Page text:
Cameron yields to DUP demands on OTR inquiry
Cameron yields to DUP demands on OTR inquiry


British Prime Minister David Cameron is to appoint a judge to investigate the operation of a scheme to deal with those ‘on-the-run’ from conflict-related prosecutions after Peter Robinson yesterday threatened to quit as the North’s First Minister.

Amid a hysterical reaction by unionists, the DUP leader said he was furious at the terms of the arrangement between Sinn Fein and the British government, by which 188 Sinn Fein supporters received letters from the PSNI stating that they faced no threat of prosecution.

Details of the scheme remain scant. The letters and understood to have been drafted in different forms, including at least one royal pardon.

Peter Robinson has repeatedly declared that the political process is “in crisis” and has threatened to resign, thereby collapsing the current Stormont Assembly and forcing new elections. The DUP leader suggested the terms of the scheme, which led to the acquittal this week of Donegal man John Downey, amounted to an effective amnesty for the Provisional IRA “behind the backs” of the Stormont administration.

Mr Downey was arrested last May in connection with an IRA attack on British soldiers in London in 1982, but an abuse of process application by his legal team succeeding in halting the trial before it was due to get underway. Their argument, backed up by testimony from Sinn Fein’s Gerry Kelly and former British Direct Ruler Peter Hain, cited a letter Mr Downey received in 2007 which indicated he faced no charges from events in either the Six Counties or, critically, in Britain.

PSNI police chief Matt Baggott and David Cameron have insisted the latter statement, effectively preventing Mr Downey’s prosecution in London, was “a mistake”. Although dozens of letters were processed hy his own government, the British Prime Minister distanced himself from the arrangement. He said he accepted calls for a “full, independent examination” of the scheme.

“I agree with the First Minister of Northern Ireland that, after the terrible error in the Downey case, it is right to get to the bottom of what happened,” Mr Cameron said.

“The case has already been referred to the Police Ombudsman but, as the First Minister has said, we should have a full, independent examination of the whole operation of this scheme.

“So I can announce today that we will appoint an independent judge to produce a full public account of the operation of this administrative scheme to determine whether any other letters were sent in error.”

The judge will be given “full access to government files and officials” and will report by May, Mr Cameron said, with the findings being published.

Local and European elections are due to be held in the North on May 22nd.

There have been suggestions that the current outpouring of unionist anger may be merely a ruse to present more a hardline and populist position ahead of the elections. In particular, it has been pointed out that Peter Robinson and other unionist politicians must have been aware that prosecutions were only being pursued against those republicans perceived to be ‘dissidents’. In this regard, it has emerged that the PSNI briefed members of the North’s Policing Board, including the DUP, on elements of the scheme in 2010, albeit without mention of the letters or the recipients.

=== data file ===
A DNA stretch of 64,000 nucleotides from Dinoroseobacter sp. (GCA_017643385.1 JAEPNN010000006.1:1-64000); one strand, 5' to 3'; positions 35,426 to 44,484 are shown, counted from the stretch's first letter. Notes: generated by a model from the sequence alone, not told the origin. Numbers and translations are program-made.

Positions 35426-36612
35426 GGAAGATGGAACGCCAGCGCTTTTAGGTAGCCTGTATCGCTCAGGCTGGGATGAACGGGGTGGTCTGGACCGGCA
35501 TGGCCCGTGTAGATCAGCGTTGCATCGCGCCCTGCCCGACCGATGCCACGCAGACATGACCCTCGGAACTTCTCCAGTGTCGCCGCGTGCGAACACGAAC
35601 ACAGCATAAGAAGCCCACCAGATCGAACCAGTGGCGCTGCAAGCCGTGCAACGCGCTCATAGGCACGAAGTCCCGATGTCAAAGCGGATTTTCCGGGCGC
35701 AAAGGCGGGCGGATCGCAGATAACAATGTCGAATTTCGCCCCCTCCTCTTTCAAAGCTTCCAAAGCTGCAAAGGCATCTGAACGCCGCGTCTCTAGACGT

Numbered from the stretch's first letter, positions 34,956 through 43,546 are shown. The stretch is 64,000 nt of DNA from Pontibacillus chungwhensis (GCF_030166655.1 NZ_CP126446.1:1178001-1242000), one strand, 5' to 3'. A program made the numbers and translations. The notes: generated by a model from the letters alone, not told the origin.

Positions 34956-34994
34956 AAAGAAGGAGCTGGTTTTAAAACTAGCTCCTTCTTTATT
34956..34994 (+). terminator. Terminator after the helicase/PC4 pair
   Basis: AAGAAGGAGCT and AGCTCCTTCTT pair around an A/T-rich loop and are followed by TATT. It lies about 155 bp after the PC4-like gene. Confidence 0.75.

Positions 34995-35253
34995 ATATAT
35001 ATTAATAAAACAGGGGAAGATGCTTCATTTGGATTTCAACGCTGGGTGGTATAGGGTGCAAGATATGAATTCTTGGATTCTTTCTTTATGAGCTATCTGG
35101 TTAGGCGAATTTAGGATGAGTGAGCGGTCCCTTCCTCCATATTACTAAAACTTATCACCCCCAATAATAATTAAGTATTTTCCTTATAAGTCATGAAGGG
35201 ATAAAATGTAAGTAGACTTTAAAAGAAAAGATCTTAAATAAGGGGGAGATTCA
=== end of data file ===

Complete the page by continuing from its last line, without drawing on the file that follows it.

Sinn Fein’s Gerry Kelly said he requested and received a number of ‘letters of clarification’ on behalf of those concerned about their status. He estimated that some two dozen republicans had requested but had not received such letters. He said that unionists - including the First Minister Peter Robinson - must have known about the deal.

“It was very public and for the unionists to claim they knew nothing about it is false,” he said. “(Mr Robinson) knew about the OTR situation, he knew they were crucial to the peace process and the political process. He is foolish and needs to be careful as a political leader painting himself into a corner on the issue.”

He was backed by fellow Assembly member Alex Maskey who said the letters issued by the British government were “sought and given in good faith, and accepted in good faith”.

Mr Maskey said people had to come forward and ask if they are still being sought. The issue had been raised at talks after talks, he said, pointing out it had also been mentioned in the 2009 Eames-Bradley Report on dealing with the past.

Referring to Peter Robinson’s threat to quit over the issue, he commented: “Peter can resign if he wishes, but that is still not going to address the past.”

Sinn Fein Deputy First Minister McGuinness added: “I think that the angst among unionist politicians is more centred around the common belief out there in society and in the media that they knew all about this.

“They may not have known about the letters, but they knew about the scheme and they knew that these people who were described as on-the-runs were being processed.

“I think that’s where the annoyance comes from.”

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